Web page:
Some time ago I was working with Orbit Determination using BLS and Kalman Filter methods. Now that Unscented Kalman Filter (UKF) is introduced, I wanted to give it another go. I have downloaded a sample satellite data of a Starlink which is shared on Spacetrack. If I am not mistaken its format is in Orbit Ephemeris Message (OEM) containing a series of state vectors for a single object. I will also attach that file into this message. And I am feeding the first 100 data to my system for computational purposes.
I will ask some questions now, so bear with me
So in my Kalman Filter and UKF code everything is same except I use KalmanEstimatorBuilder() in the first one and UnscentedKalmanEstimatorBuilder() in the second one. I would expect the results of Kalman Filter OD and UKF OD to differ from each another substantially, but they come out to be same. I wonder if there is something I am missing here.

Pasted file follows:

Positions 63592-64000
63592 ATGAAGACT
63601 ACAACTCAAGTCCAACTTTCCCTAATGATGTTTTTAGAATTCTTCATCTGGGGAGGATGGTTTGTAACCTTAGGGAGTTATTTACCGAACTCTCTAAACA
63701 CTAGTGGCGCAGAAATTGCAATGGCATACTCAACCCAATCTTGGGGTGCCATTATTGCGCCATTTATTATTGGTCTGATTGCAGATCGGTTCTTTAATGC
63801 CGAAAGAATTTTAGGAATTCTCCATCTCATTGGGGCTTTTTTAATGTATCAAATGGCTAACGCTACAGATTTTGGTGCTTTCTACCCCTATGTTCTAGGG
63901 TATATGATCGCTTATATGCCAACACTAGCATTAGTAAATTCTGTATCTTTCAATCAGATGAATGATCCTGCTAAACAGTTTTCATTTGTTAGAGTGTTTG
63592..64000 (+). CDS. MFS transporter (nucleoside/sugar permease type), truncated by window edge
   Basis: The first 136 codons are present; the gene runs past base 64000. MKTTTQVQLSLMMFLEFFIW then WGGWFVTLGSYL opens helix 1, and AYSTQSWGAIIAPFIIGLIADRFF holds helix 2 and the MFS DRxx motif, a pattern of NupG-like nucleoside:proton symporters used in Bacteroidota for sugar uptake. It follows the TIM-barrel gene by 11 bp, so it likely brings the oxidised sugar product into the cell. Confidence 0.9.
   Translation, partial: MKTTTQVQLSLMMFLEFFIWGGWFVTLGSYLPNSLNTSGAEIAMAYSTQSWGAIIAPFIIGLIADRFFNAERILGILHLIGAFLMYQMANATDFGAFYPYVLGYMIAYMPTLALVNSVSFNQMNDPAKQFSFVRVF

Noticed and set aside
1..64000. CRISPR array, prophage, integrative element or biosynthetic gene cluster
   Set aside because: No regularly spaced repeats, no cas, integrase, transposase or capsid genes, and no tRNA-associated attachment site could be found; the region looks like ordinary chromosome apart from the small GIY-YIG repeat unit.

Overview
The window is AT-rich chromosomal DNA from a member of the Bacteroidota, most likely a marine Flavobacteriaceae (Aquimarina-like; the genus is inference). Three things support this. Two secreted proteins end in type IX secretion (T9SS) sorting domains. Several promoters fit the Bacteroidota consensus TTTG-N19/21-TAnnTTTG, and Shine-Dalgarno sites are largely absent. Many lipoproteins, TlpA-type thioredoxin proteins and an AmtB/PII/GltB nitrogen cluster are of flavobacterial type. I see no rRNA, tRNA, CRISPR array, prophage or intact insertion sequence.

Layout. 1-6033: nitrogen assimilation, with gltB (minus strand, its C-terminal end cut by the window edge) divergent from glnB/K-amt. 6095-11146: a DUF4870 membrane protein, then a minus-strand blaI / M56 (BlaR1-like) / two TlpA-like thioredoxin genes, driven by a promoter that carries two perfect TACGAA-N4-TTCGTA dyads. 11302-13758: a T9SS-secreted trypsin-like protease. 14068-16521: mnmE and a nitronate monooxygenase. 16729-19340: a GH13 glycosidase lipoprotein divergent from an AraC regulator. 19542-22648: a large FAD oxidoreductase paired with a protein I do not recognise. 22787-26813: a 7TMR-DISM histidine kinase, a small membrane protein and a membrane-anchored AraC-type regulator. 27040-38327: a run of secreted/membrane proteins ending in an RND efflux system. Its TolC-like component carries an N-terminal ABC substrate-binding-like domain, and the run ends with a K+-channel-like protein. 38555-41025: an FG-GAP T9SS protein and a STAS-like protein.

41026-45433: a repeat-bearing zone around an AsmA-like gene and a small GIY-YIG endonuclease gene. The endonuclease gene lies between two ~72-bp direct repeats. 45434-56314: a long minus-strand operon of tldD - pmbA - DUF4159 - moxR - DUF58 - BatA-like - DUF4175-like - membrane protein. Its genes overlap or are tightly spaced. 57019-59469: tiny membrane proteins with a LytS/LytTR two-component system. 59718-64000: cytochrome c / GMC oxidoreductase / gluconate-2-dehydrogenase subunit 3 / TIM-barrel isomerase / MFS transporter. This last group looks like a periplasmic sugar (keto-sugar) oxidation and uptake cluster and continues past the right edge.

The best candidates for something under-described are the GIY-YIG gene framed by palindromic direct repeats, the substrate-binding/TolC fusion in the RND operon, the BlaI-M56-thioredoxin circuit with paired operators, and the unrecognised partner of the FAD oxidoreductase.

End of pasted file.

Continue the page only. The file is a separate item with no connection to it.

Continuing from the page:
In these filters we have some parameters that are critical. These are:
initP: Initial covariance matrix
initQ: Initial process noise matrix
I think sigmaPos and sigmaVel should be calculated via standart deviation formula given below:
And the diagonal elements of the covariance matrix initP should be square of these sigmaPos and sigmaVel values. However, calculation with this way gives really big numbers and I am just not sure about it.
If above formulation is not how we supposed to calculate some of those parameters, is there a generic way that is accepted in the literature that you know of?